PHI comfortable going well beyond 'just quilts'

Michele SanFilippo, September 29, 2003

NEW YORK — With a fresh coat of paint barely dry on its new 5,000-square-foot showroom at 295 Fifth Avenue, PHI at market last week had the space it needed for the business it seeks.

Its new digs at suite 714 are 50 percent larger and fit 25 beds. The company unveiled its Debbie Mumm license with eight new patterns and a Kids Corner juvenile line with 18 designs.

It also showed expanded offerings in window, table linens, decorative pillows, accent rugs, including hand-hooked wool varieties, and handpainted glassware and wooden waste bins, tissue boxes and trays.

PHI also increased its production of comforters this market, showing upwards of 30-50 new full bedding ensembles that comprise both quilts and comforters.

"Business is good," said Mark Grand, coo of PHI. "In terms of moving into comforters, it's a much larger business than quilts and we don't want to be known as just a quilt house. We're also building our own dedicated quilt and comforter factory near Shanghai that will be up and ready by January or February 2004."

Janis Meek, director of merchandising and product development, added that the company has been transitioning to reach its current level of growth for about a year. She said the move into the comforters was a natural extension.

"We've also added emphasis on specific fabrications such as Silkallure, microsuede, linen and combinations of all three," added Meek. "But we don't want to lose sight of our hand-crafted roots and will continue to work on embellishments."

In Debbie Mumm, PHI offers three beds and six quilt designs that are all fully accessorized with Euros, shams, bedskirts, dec pillows and three heavily pieced cotton quilted throws that feature embroidery, 3D appliqued buttons and flags, and ribbon trims.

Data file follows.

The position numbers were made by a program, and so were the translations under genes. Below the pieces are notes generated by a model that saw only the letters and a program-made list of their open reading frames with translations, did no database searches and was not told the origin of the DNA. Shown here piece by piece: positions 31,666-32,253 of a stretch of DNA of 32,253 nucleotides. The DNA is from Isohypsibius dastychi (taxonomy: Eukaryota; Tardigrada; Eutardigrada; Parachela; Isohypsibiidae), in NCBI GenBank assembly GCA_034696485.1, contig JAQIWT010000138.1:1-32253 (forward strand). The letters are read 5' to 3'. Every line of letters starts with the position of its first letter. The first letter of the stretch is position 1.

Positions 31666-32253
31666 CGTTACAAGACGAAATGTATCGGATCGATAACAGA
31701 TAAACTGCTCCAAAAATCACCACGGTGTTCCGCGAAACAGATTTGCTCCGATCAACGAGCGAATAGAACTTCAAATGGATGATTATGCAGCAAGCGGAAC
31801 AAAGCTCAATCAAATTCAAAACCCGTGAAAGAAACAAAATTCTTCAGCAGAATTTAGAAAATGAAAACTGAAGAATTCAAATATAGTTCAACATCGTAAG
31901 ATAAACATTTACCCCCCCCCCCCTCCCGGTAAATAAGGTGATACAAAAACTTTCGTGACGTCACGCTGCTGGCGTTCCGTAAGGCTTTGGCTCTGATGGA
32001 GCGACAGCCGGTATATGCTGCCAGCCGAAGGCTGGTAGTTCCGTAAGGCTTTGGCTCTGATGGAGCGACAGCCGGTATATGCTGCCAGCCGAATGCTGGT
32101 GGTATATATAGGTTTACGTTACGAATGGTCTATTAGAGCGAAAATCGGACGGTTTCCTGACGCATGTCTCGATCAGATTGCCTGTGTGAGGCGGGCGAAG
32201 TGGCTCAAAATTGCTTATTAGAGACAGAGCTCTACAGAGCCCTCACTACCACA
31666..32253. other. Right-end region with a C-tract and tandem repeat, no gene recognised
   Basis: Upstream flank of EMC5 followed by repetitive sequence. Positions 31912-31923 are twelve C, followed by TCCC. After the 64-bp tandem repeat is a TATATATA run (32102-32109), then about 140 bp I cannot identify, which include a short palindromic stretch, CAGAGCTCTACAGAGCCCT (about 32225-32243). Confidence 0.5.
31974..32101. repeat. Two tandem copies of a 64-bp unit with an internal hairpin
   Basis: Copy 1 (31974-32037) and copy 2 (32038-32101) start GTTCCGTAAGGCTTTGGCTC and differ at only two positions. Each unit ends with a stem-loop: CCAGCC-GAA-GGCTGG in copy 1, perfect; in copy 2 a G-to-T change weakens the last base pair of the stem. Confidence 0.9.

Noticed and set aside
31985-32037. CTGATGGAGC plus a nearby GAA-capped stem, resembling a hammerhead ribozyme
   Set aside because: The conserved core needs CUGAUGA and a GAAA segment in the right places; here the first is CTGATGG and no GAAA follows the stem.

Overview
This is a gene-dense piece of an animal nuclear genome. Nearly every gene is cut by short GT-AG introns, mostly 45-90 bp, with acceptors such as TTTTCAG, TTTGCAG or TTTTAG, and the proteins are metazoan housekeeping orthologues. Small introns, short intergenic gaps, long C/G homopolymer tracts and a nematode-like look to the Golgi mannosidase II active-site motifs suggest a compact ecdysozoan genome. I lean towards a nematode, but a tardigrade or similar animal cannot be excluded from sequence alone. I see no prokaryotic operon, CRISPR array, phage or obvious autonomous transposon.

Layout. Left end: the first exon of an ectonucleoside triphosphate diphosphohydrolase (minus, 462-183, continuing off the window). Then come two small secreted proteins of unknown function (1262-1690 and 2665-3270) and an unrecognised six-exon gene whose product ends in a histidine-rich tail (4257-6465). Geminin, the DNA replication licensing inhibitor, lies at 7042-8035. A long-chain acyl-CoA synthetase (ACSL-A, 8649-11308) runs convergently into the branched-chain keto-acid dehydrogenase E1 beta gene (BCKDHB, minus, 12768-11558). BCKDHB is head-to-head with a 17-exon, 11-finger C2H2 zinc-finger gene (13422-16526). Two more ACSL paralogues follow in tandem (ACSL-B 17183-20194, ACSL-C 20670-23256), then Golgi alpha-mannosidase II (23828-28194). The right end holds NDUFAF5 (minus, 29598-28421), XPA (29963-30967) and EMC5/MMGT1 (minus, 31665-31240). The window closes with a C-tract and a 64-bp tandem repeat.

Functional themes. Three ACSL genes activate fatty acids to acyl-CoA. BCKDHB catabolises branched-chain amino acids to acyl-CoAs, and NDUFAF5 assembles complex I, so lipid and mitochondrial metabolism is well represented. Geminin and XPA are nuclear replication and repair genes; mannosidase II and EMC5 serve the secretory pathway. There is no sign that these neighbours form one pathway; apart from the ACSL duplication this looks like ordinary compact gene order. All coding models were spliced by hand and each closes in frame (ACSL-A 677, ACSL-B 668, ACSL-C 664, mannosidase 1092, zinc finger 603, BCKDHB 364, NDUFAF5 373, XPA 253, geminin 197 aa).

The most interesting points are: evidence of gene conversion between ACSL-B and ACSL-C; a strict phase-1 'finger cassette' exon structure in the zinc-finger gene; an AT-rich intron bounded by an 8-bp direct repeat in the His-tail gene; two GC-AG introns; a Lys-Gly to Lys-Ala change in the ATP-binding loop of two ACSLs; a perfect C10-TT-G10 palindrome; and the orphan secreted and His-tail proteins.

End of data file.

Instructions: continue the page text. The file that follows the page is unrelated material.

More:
Another feature adding value to the quilts is that they all reverse to a coordinate print found on the face of the pattern, also picked up in the bedskirt.

"Debbie Mumm appeals to a traditional quilter because of her designs and heavy piecing; her patterns are motif-driven and more difficult because of her use of 15 to 20 fabrics per quilt, adding more value to the finished product, said Meek. She added that Mumm designs all her patterns from her licensed fabrics and then works with PHI to realize the bedding lines. Queen-size quilts will retail for $99.99.

The Mumm designs shown on beds at PHI were Floral Reflections, Butterfly Blessings and Vineyard.

Another highlight was Silkallure, PHI's branded polyester fabrication with a soft sueded hand that is machine washable. Silkallure was shown in a collection that has four beds with plain, embroidered and printed solids in a variety of seven patterns. Current programs include solid diamond quilts with shams and bedskirts, comforters, bedspreads, throws, window panels and valances, and decorative pillows.

According to Meek, Silkallure is a versatile fabric. The program is designed for mixing and matching.

"It's very easy for us to customize a program for retailers with this product," she added.

PHI also presented its first extended line of freestanding window treatments with fabrications that include linen/cotton, cotton velvet, rayon velvet burnout, silk dupioni, cotton and polyester embellished sheers, and several pieced combinations.

Treatments include basket woven fabric, crochet and lace insets, French knot embroidery and reversible trims. Retail price points range from $19 to $49 a panel.

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